Radiation therapy can be dangerous to patients — and sometimes, to students. Brandon Jenkins found that out the hard way when he applied to a radiation therapy program at the Community College of Baltimore County. Despite solid grades, the director of the department took issue with Brandon’s faith, suggesting that it was a disqualifying factor in his application.
“I understand that religion is a major part of your life,” Adrienne Dougherty emailed, “and that was evident in your recommendation letters, however, this field is not the place for religion. We have so many patients who come to us for treatment from many different religions and some who believe in nothing at all.” For Brandon, who hadn’t really mentioned his Christianity, it was stunning. The only time the issue even surfaced was when he was asked what the most important thing was to him. He replied, “My God.”
Looking back, Brandon wonders if those two words cost him a spot in the college’s program. It certainly seemed so when Dougherty closed her email with this bit of unsolicited advice: “If you interview in the future, you may want to leave your thoughts and beliefs out of the interview process.” David French, Brandon’s attorney with the American Center for Law and Justice, said that what shocked him most was how open the College was about its intolerance. “While colleges routinely discriminate against Christians, rarely do they state their discrimination so explicitly.”
As far as most experts are concerned, Brandon has a slam-dunk discrimination case if it ever gets to court. Essentially, the College is saying that when it comes to the radiation field, Christians need not apply. Unfortunately, we’re seeing this effort to quarantine faith bleed over to into every profession — from the military to academic and even sports. And a lot of it can be traced to the Obama administration’s climate of religious hostility, which is so deeply engrained that liberals aren’t even hiding their agenda anymore.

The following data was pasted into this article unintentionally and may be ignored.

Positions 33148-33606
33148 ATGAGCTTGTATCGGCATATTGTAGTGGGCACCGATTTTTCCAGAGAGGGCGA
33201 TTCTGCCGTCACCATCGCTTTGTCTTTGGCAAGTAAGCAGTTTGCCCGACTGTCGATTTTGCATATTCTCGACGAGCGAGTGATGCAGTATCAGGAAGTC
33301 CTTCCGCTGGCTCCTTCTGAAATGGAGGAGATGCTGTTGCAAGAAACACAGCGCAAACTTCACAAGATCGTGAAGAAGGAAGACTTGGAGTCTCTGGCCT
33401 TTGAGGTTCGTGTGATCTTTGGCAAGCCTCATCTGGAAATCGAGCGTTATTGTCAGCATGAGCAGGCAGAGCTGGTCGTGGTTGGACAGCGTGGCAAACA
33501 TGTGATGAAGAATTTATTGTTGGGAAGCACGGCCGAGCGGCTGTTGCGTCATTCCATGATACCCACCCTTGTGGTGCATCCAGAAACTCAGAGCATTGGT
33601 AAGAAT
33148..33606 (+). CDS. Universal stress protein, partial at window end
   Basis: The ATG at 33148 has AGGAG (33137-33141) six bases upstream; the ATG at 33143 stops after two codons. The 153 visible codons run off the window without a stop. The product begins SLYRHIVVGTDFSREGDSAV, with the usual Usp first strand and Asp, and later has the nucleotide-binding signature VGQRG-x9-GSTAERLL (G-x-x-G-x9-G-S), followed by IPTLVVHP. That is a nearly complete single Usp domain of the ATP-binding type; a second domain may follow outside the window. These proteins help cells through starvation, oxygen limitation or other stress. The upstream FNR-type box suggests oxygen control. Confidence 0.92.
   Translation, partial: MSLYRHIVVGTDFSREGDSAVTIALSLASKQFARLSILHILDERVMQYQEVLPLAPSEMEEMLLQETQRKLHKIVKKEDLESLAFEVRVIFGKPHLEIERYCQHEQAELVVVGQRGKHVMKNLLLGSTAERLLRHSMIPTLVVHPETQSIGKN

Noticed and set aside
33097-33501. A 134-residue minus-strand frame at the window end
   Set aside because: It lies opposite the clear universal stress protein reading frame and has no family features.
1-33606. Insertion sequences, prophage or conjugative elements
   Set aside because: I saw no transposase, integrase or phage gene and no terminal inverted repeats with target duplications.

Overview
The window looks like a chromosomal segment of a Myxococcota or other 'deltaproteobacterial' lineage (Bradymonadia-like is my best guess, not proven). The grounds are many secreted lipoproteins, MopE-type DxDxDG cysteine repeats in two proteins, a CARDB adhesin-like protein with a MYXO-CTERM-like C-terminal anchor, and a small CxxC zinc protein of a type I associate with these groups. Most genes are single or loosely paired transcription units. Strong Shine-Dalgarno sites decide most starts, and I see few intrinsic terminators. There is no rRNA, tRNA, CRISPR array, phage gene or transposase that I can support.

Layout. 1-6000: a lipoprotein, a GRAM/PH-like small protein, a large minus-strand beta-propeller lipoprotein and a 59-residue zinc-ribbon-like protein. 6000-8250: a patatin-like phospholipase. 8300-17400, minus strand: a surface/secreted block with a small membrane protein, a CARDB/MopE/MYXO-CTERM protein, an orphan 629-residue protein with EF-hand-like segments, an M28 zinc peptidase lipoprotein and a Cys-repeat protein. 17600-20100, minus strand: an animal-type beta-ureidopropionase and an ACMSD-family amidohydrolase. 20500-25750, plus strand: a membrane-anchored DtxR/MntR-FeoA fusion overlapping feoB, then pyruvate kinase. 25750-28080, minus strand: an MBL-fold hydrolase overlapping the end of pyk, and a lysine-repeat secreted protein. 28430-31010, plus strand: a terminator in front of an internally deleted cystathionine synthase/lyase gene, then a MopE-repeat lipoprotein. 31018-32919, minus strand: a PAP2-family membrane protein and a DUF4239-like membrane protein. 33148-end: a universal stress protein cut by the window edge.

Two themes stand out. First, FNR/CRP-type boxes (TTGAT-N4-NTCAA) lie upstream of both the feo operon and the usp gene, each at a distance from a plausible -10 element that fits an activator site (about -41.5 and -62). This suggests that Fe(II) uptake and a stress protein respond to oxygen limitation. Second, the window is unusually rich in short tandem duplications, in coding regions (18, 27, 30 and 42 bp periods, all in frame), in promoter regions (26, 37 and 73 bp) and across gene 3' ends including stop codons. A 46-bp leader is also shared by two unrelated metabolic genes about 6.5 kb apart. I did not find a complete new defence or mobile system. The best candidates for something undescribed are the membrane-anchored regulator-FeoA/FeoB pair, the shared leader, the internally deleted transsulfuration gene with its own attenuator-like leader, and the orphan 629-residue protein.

Like Dougherty, they’re shockingly candid about their prejudices toward faith and the priority they place on snuffing it out. That kind of brazen attack on faith would have stunned the founding fathers, who viewed religion — and specifically Christianity — as the guiding light informing every aspect of our life. As far as they were concerned, it was more than permissible to embrace faith — it was necessary for a successful republic. This kind of religious oppression has no place in America, particularly at a public institution like Baltimore College, fueled by taxpayer dollars.
Tony Perkins heads the Family Research Council. This article is excerpted from the Washington Update that he compiles for the FRC.
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